WNBA for her - pink! - ughSo here’s a post along similar lines inspired by my stroll down 5th Avenue in Manhattan yesterday. One could probably write a whole book about the experience on that one street Christmas Eve, but I’ll just restrict myself to the NBA store. I’m more of a college basketball fan than an NBA fan, but I like basketball enough in general to have been intrigued by the store and so I went inside. (Yeah, clearly this isn’t a generic anti-consumerist post.) There’s tons of merchandise likely about any NBA team of interest. Naively one might think that most sports and fan gear could be gender neutral. But no, there is a separate “NBA for her” pink section, because how could a girl or a woman possibly appreciate a green or orange jersey, right? In addition to that pink section, I was really annoyed by the gendering of some playful items. I thought it would be cute to buy a little plush basketball as a gift for a child. Then I thought: hey, let’s support women’s basketball so I’ll buy the one that says WNBA instead of NBA. WNBA toy with bow - can't just let it be, can they?But the WNBA balls all had a bow! Why can’t a little plush basketball with two eyes, two hands and two feet not have a bow even if it is supposed to be female? Uhm, and why does something that supports WNBA have to be female anyway? Or would somebody like to critique me for assuming that the bow and big eyelashes are supposed to represent a girl?

I find this all so stupid and frustrating. Needless to say I walked out of the store not having spent a penny.


Tuesday, December 4th, 2007

I was in Trier, Germany last week, famous for.. among other things, being the birth place of Marx.

I found the store in the Karl Marx Museum filled with Marx merchandise amusing:


The “opium of the people” quote was only available on a magnet in German, not in English (other quotes were available in English), I’m assuming a conscious choice based on potential interest.

I couldn’t resist getting a copy of the poster that has the entire Communist Manifesto written on it with an image of Marx and Engels coming through from the text thanks to manipulation of the formatting.

I also got a postcard with a cartoon of Marx and the following quote: “Tut mir leid Jungs! War halt nur so ‘ne Idee for mir…”, which Babelfish completely butchers in its translation so I’ll try, but feel free to correct me: “Sorry kids! ‘Twas just an idea I had.”

Boarding a plane to Budapest later in the day added a twist to all this for me. While I can see friends and colleagues in the U.S. understanding why I would’ve picked up those items, I don’t think too many people in the town where I grew up would get why I’d want anything with Marx on my walls.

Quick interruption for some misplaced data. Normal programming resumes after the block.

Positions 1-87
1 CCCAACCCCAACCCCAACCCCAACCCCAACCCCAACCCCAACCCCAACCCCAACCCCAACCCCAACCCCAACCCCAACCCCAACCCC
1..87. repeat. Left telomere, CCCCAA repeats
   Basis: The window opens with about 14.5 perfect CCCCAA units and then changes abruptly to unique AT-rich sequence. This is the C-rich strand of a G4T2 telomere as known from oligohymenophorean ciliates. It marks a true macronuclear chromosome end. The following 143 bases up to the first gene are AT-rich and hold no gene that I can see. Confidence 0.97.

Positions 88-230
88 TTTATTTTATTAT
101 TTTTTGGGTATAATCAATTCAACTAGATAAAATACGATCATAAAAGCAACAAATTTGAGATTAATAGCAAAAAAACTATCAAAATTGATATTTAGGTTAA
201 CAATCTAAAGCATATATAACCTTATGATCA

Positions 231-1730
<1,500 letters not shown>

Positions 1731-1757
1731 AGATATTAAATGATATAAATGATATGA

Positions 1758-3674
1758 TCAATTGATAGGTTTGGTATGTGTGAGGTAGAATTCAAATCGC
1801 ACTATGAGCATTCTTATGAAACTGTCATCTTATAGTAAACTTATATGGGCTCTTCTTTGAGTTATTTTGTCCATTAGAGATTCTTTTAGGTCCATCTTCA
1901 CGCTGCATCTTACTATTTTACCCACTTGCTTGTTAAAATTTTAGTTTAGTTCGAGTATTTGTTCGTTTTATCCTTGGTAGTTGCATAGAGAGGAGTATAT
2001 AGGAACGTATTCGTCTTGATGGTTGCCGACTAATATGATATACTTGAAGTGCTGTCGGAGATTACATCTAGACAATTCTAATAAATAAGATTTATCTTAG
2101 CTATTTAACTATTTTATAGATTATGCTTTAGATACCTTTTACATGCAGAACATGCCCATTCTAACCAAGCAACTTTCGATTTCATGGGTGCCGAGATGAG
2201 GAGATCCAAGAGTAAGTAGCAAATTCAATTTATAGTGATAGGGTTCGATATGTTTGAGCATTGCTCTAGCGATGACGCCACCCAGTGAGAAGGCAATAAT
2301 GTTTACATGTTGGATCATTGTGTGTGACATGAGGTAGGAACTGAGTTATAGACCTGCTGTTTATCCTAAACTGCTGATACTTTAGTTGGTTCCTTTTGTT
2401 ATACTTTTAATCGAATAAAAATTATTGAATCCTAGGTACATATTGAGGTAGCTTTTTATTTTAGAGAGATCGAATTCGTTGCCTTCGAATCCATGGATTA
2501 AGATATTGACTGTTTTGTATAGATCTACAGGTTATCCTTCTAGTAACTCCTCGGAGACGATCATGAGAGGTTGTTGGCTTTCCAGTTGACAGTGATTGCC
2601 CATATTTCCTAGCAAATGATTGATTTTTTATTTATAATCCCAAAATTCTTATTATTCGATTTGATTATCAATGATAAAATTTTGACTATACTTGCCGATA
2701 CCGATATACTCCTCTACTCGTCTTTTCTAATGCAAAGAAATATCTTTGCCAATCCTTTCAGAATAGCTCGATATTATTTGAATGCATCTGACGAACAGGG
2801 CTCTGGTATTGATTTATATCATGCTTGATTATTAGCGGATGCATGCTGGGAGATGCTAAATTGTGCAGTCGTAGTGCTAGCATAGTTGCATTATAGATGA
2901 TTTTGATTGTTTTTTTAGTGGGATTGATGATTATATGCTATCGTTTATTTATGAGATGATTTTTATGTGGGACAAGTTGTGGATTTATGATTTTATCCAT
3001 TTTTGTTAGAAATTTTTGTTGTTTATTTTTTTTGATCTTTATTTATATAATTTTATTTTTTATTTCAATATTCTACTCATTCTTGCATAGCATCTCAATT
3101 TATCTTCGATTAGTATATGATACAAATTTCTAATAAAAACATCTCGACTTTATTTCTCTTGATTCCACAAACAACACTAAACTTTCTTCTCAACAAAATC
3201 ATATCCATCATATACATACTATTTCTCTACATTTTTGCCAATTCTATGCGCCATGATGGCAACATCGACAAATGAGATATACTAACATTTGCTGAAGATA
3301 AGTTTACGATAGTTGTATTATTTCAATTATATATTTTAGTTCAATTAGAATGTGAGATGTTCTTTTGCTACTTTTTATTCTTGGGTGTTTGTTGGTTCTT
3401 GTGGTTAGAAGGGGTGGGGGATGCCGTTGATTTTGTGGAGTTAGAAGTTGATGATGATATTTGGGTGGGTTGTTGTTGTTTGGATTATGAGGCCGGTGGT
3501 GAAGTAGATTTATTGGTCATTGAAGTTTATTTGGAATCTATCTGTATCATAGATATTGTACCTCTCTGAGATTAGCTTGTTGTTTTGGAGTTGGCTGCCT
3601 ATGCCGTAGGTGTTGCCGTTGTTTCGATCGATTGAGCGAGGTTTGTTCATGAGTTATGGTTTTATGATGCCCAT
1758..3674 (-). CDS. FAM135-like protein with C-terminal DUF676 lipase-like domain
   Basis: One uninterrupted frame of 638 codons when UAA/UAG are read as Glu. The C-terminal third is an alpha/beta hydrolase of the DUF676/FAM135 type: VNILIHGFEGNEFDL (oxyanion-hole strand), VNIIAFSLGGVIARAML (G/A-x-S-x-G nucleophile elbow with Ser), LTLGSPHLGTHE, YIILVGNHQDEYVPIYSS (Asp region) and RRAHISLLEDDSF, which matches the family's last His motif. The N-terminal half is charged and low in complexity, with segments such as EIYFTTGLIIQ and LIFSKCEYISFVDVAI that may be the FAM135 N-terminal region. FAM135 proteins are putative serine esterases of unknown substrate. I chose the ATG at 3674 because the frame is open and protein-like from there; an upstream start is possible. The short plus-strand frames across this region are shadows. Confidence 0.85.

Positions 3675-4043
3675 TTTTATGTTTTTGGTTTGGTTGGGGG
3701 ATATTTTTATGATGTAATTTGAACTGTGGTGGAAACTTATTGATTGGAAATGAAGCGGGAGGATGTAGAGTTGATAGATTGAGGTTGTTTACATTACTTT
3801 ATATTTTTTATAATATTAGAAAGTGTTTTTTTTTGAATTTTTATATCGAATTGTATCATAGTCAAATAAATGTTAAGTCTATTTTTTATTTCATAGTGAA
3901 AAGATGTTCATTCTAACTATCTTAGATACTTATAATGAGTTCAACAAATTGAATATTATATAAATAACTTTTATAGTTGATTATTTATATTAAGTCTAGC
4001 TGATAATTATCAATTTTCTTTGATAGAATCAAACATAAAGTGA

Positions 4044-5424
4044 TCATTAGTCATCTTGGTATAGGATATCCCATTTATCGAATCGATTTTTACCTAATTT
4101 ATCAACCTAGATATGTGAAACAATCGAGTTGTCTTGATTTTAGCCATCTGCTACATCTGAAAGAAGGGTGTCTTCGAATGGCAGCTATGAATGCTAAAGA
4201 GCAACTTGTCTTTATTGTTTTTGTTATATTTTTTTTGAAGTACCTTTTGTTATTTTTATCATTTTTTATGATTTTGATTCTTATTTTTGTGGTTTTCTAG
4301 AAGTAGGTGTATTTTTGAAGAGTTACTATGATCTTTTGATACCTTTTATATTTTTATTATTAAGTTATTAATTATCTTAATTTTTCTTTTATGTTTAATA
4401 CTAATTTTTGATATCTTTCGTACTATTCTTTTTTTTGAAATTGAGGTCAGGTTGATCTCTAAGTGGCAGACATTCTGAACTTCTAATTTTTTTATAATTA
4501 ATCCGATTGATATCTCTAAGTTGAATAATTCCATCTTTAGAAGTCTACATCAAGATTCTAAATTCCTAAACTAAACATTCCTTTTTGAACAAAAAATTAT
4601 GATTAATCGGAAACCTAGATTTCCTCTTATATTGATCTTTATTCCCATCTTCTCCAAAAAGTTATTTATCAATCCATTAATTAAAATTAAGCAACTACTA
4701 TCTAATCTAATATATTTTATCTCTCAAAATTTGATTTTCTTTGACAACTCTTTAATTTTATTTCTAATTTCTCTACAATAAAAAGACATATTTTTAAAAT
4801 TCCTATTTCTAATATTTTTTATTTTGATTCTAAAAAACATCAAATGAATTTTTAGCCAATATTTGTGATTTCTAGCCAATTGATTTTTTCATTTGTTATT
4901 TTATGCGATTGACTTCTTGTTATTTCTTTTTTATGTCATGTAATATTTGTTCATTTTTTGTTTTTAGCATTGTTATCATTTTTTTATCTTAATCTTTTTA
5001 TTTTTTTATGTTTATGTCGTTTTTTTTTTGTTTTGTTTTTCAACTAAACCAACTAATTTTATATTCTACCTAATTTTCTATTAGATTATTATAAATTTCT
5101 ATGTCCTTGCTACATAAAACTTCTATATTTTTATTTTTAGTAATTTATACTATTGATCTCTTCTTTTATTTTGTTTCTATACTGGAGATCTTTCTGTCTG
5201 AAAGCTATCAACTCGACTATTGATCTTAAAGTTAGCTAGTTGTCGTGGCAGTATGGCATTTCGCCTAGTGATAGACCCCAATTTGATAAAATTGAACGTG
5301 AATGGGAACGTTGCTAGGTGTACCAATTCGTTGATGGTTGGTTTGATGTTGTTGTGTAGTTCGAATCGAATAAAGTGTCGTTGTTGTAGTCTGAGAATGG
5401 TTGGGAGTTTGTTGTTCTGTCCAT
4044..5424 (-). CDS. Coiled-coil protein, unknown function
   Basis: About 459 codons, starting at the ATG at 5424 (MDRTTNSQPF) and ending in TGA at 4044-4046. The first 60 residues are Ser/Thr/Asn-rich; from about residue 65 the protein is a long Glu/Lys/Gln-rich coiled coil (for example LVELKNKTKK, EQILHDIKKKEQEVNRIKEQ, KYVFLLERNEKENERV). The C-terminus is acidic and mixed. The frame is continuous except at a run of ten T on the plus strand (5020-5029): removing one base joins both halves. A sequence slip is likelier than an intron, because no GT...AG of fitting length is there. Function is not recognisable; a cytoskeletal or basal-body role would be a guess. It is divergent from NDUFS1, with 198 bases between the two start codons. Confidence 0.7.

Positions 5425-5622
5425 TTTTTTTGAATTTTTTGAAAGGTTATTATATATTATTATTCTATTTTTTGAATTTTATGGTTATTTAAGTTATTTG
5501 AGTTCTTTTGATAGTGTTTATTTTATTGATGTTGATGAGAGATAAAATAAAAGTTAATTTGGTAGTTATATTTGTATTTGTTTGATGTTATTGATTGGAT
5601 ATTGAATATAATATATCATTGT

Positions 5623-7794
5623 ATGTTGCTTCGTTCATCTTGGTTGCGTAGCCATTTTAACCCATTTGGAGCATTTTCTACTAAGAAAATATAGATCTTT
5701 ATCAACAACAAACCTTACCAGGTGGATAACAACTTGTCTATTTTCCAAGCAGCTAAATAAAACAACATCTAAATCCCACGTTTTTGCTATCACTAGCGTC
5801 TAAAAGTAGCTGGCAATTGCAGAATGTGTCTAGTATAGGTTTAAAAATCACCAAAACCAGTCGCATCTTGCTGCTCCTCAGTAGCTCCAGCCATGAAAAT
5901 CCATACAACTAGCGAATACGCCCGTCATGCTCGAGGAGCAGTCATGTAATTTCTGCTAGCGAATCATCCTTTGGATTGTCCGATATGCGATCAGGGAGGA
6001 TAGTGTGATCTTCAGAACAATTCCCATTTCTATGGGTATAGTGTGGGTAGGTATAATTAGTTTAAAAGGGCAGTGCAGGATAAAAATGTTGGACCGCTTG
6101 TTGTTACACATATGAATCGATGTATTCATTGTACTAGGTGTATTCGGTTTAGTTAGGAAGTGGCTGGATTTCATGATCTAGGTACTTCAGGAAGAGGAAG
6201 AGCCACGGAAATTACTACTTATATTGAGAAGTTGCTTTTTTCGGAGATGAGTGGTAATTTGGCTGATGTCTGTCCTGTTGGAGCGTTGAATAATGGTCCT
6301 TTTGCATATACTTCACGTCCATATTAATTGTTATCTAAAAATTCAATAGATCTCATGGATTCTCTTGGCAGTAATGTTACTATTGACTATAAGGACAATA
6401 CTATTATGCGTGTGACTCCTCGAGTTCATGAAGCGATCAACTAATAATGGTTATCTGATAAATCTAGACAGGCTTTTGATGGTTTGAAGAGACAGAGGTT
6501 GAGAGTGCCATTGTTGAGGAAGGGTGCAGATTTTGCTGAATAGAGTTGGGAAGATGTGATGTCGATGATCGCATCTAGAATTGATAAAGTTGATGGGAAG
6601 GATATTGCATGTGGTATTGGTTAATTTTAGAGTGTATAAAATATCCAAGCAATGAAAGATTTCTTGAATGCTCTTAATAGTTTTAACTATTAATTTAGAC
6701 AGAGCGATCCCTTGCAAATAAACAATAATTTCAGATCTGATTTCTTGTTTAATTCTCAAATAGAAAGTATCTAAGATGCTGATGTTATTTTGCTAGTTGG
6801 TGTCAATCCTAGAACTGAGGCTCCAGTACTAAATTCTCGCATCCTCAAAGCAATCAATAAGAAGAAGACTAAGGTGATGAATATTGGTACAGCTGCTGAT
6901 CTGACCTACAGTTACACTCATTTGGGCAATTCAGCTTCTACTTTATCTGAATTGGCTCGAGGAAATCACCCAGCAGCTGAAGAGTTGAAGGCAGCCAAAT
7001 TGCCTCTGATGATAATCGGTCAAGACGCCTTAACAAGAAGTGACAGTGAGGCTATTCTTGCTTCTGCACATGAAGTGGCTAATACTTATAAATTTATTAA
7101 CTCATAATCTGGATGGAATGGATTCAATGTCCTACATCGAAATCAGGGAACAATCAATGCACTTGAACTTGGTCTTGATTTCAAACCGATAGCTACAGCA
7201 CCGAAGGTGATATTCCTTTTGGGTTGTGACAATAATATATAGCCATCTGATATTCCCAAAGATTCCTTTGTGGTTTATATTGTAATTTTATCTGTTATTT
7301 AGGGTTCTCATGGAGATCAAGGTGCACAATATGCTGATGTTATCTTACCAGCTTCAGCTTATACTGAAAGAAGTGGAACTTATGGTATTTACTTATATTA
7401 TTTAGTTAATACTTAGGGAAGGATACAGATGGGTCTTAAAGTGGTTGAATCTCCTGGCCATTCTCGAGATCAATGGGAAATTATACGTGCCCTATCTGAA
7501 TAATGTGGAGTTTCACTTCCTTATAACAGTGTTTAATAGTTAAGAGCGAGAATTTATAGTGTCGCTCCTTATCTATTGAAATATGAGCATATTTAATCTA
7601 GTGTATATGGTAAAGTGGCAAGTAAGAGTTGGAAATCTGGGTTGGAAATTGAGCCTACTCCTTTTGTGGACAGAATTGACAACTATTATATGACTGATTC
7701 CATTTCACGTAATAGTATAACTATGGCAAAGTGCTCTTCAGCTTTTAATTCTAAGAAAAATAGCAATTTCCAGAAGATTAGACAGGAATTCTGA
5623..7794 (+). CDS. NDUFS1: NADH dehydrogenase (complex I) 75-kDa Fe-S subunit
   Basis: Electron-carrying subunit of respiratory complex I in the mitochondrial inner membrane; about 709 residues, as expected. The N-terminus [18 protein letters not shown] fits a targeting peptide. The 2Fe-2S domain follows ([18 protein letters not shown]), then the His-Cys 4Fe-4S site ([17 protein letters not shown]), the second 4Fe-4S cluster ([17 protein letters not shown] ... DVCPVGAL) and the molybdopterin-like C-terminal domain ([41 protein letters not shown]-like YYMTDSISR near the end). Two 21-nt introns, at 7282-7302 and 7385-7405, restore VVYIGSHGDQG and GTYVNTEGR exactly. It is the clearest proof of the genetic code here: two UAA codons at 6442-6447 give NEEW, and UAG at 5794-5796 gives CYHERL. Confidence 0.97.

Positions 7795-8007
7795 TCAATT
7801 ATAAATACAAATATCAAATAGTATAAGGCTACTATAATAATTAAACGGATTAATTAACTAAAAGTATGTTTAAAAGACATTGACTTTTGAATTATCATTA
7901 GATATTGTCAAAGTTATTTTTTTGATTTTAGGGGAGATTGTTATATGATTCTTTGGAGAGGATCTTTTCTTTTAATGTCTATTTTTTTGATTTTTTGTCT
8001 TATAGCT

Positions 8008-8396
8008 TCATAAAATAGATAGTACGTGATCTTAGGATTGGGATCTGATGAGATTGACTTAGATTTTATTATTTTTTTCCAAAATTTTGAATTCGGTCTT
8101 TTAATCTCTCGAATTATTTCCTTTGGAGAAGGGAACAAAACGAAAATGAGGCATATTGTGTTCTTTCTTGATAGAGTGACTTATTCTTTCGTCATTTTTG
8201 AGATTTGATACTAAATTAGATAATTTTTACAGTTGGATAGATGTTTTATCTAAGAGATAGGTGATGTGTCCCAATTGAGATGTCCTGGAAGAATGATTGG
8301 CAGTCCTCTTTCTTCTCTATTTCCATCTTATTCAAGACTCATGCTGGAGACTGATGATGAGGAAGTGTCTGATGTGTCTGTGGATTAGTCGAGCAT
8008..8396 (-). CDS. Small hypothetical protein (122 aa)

Is there a fire truck gene?

Friday, November 23rd, 2007

Thanks to Tina over at the new Scatterplot, I just found a fantastic blog: outside the (toy) box. Here is an excellent post about gender socialization through toys. Plus the author maintains a helpful list of anti-sexist/anti-consumerist children’s books. Additions to that list here or there are welcomed.

Finally, the option to buy more space on GMail!

Wednesday, August 15th, 2007

For months now I’ve been erasing all sorts of files from GMail as I neared my storage limit (right now above 88% despite all those deletions) so I was very happy to see that the company has finally rolled out a paid version. The jump between 6GB for $20 and 25GB for $75 (annual fees) seems a bit abrupt, but 6GB should last a while. (Yeah, I know, famous last words.)

Invitations to GrandCentral

Thursday, July 5th, 2007

[UPDATE: I’ve given out the invites I could so this offer no longer stands.]

If you’d like an invitation to GrandCentral, let me know. It assumes you’re okay with giving Google your phone number, which is a big if. But if you are then let me know. I have a few to give out, not a lot though so first come first served.

Oh, what is GrandCentral? It’s a service that let’s you give out a phone number that you can then control much better than your direct numbers by filtering and selectively forwarding based on the caller. It’s similar to creating filters for various emails depending on sender.

I’ve used a similar service before for a research project and it worked well. GrandCentral was recently acquired by Google and they’re presumably revamping it a bit. There are, however, other such services out there if you prefer a site that is, for now, independent.

UPDATE: I will only send invites to people who send me an email from an address that has both last name and first name and preferably some Web site. You know my name, you know info about me and what I’m offering here would link us in the eyes of Google. I won’t do that if I have nothing to go on.

Neat new Google Maps feature

Friday, June 29th, 2007

Maps don’t always give you the best known route to a destination. Now you can tell Google Maps what alternate route you want to take simply by dragging the blue line that indicates directions to another road. Here’s my rerouting of an Evanston-Chicago route that maps always tell you to do by going out to the highway, which is not necessarily the most efficient. (Of course, in that case, you could also just click on the “Avoid highways” button in the upper-left corner, but that still doesn’t give you the best route.) Another change seems to be that clicking on “Link to this page” now gives you a highlighted link right below it ready to be copied.

I understand that some other maps may have already had this feature. But I don’t think other maps are nearly as user-friendly as Google Maps so this is good news. Also, for those not following developments in this realm, the service also has My Maps now, which means that you can create maps with various markers, save them, and share them with others. This is very useful when numerous people ask you for touristy suggestions about the same place over and over again. You have to have a Google Account to use My Maps. Just click on the My Maps tab right below the Google Maps logo.